firms that were engaged in all types of job elimination (not only early

retirement).

In the case of early retirement, payments of this sort represent direct costs to

the employers. In addition firms may also bear indirect costs that may affect

future cash flows.



THE INDIRECT COST OF EARLY RETIREMENT


The indirect cost of retiring employees early may include some or all of the

following factors:


a. losses resulting from any delay in production due to the reduction in

  the experienced labor force,

b. loss of employees that are valuable to the firm,

c. a negative effect on the morale of the remaining employees.

The assessment and quantification of all the variables included in “C”

(particularly the indirect factors) are often difficult. Nevertheless, given the

significance of these factors, they must be estimated and incorporated into the

evaluation of the desirability of launching an early retirement program. Thus,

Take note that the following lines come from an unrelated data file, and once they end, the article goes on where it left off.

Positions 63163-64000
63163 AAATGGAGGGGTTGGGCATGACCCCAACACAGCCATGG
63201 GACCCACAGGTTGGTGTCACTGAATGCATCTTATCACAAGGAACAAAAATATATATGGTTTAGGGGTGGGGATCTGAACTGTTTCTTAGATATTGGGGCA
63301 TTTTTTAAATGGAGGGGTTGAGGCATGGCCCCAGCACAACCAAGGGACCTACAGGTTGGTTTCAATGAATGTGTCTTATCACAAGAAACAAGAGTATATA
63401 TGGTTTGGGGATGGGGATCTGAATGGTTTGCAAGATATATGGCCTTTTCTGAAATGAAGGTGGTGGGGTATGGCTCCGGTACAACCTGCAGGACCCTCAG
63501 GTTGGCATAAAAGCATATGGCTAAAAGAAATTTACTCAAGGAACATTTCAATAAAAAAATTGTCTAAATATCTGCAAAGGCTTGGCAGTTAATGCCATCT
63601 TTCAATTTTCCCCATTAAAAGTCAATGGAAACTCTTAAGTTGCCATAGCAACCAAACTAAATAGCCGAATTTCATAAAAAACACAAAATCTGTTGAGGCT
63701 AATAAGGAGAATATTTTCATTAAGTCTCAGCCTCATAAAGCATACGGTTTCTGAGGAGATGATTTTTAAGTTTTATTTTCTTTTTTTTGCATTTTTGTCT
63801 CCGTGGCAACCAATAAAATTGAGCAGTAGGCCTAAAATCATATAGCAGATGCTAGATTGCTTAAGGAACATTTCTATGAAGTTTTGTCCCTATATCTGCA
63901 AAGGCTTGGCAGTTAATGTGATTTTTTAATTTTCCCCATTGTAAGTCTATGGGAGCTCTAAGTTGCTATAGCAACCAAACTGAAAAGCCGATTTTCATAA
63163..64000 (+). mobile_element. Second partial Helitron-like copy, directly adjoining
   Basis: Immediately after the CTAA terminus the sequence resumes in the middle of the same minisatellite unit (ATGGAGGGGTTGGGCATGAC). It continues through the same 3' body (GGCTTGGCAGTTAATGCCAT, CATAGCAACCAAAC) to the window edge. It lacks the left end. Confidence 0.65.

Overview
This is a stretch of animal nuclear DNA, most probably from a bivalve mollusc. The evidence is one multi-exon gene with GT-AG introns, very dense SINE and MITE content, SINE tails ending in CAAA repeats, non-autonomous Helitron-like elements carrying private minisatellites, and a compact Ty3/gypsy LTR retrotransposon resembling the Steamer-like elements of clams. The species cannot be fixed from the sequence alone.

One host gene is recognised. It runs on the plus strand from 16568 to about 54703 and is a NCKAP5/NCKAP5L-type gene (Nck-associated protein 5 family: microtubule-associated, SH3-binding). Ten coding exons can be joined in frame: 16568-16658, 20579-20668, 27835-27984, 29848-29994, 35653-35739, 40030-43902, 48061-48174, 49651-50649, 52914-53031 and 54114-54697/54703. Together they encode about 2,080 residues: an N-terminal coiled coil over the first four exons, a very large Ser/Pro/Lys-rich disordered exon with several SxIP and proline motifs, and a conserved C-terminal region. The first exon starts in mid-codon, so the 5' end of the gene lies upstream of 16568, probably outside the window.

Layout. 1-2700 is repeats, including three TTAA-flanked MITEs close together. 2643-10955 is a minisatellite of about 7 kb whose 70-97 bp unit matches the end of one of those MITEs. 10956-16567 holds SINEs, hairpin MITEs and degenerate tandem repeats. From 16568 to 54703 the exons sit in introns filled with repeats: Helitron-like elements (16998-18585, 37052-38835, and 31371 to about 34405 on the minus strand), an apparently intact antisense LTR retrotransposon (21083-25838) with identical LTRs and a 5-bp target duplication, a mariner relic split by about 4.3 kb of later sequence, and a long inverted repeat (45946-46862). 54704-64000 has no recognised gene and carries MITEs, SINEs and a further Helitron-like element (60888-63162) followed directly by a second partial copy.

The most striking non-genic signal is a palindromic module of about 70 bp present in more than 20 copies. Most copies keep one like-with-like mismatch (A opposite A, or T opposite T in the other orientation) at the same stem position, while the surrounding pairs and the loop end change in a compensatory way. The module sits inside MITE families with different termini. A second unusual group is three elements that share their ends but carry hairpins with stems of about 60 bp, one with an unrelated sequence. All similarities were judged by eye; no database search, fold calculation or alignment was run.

the total cost of the program, “C”, should include the present value of all the

direct and indirect costs related to the

early retirement project. Moreover, “C” should be represented in post-tax

inflation adjusted terms.
                                       7


THE SAVINGS TO THE FIRM FROM EARLY RETIREMENT (“Ft”)



Many firms offer select groups of employees (usually those close to

traditional retirement age) early retirement packages in the hope of eliminating

jobs and saving future payroll costs. For example, AT&T is now offering early

retirement benefits in order to eliminate 15,000 to 18,000 positions in the next

two years (see Kazel,1998). A similar step was taken by Allstate Insurance Co.

in a desire to phase out approximately 700 of its home office employees and

save about $30 million annually (Cox, 1994).

The future savings from job elimination through early retirement are generated

mainly by the decrease in direct and indirect costs associated with the

reduction in the work force. Thus, the cost savings in equation #1 (“Ft” )

consist of the total after-tax savings in each future period (“t”) resulting from

this reduction. Moreover when people must be hired to replace early retirees,

but this can be done at a lower cost, these savings should also be included in

the calculations.


CONCLUSION


The present paper advocates a financial approach to the assessment of the

desirability of organizational interventions. The case of early retirement has